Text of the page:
A former senior IT manager has pleaded guilty to defrauding the UK’s National Health Service of £800,000 over seven years.
Barry David Stannard, a 53-year-old from Chelmsford, Essex, admitted to four offences at Chelmsford Crown Court, including two charges of fraud by false representation and two charges of cheating the public revenue.
The NHS Counter Fraud Authority found that when head of unified communications Mid Essex Hospital Trust, Stannard submitted a "nil return" declaration of interests forms to the trust, but an investigation confirmed he was actually the director of two companies that had received a large amount of money from 2012 to 2019.
No products or services invoiced for by these companies were ever provided to the NHS, according to a statement from the NHS Counter Fraud Authority. All of the hundreds of invoices submitted by his companies to the trust were individually for less than the limit Stannard was authorised to sign off from the IT budget without further checks.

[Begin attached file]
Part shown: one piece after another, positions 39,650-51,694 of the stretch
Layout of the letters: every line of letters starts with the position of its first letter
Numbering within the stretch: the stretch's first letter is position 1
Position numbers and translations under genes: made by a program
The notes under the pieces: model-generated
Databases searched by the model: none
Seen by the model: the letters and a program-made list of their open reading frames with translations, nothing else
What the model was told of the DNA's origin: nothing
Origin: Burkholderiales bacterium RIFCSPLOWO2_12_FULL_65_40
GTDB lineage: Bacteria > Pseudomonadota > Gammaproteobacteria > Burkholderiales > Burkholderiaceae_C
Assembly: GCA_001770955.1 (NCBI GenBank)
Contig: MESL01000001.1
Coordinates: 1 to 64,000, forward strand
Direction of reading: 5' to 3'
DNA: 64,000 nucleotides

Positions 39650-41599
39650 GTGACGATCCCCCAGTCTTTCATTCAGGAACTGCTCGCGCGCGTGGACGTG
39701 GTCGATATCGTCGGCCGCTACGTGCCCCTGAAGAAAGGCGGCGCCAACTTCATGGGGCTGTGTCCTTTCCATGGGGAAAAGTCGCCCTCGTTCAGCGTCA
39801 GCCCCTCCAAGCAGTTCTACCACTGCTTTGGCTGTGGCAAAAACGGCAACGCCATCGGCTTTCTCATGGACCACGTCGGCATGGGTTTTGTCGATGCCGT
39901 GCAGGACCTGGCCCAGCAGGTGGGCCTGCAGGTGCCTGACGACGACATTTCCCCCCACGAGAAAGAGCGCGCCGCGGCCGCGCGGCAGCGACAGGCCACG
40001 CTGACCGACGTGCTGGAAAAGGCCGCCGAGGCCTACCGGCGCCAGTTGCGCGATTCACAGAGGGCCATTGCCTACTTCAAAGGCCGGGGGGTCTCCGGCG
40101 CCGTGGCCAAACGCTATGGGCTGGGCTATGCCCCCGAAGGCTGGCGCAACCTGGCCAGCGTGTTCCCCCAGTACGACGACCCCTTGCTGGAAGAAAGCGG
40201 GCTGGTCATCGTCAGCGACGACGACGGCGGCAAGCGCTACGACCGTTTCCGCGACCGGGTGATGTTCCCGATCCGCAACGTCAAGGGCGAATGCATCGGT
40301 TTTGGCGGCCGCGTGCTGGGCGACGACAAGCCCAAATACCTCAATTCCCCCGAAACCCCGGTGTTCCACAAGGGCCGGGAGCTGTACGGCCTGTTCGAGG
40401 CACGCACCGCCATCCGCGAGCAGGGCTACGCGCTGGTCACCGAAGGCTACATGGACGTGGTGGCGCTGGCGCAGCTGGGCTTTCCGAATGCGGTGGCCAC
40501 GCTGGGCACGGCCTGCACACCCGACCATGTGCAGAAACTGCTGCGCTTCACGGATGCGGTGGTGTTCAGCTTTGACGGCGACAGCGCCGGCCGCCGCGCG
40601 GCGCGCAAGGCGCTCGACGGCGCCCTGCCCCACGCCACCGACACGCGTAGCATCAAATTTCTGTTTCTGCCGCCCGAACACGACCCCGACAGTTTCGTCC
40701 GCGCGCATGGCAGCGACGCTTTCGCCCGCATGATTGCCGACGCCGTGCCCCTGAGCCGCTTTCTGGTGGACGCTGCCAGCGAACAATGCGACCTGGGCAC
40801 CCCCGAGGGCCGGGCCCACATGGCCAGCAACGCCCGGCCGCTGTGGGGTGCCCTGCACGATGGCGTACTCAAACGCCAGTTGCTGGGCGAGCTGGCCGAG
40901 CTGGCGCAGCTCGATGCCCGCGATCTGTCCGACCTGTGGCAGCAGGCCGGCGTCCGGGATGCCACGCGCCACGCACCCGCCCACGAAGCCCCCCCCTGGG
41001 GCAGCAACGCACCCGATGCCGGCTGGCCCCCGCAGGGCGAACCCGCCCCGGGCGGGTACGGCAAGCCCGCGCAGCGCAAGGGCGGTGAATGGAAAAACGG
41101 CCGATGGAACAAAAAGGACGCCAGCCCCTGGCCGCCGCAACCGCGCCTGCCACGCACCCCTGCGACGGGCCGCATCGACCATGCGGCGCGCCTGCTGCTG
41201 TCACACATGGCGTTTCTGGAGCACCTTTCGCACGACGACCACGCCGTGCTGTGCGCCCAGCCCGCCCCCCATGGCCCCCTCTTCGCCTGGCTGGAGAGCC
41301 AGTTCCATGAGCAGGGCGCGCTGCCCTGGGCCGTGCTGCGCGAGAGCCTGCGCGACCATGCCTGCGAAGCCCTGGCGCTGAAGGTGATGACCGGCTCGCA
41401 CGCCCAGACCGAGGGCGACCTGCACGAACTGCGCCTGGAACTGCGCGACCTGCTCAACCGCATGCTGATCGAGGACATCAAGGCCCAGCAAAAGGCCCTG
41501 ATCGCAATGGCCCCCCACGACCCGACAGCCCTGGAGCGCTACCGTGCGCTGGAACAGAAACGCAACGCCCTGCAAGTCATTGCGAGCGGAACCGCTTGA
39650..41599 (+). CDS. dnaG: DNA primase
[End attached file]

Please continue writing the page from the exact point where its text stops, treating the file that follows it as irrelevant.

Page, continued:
The Court determined that the total amount defrauded was £806,229.80. Concerns over the fraud first arose after the trust ran a data matching exercise on its payroll and accounts payable records, alongside Companies House records, the Authority said.
It was first investigated by the Local Counter Fraud Specialist provider before being escalated to a national level once the likely scale of the losses involved became clear.
The investigation found that on the invoices Stannard submitted, he also charged for VAT which was never forwarded to HMRC, making up £132,000 of the total amount he defrauded the NHS.
Stannard is due to appear at Chelmsford Crown Court for sentencing on 30 June 2021. ®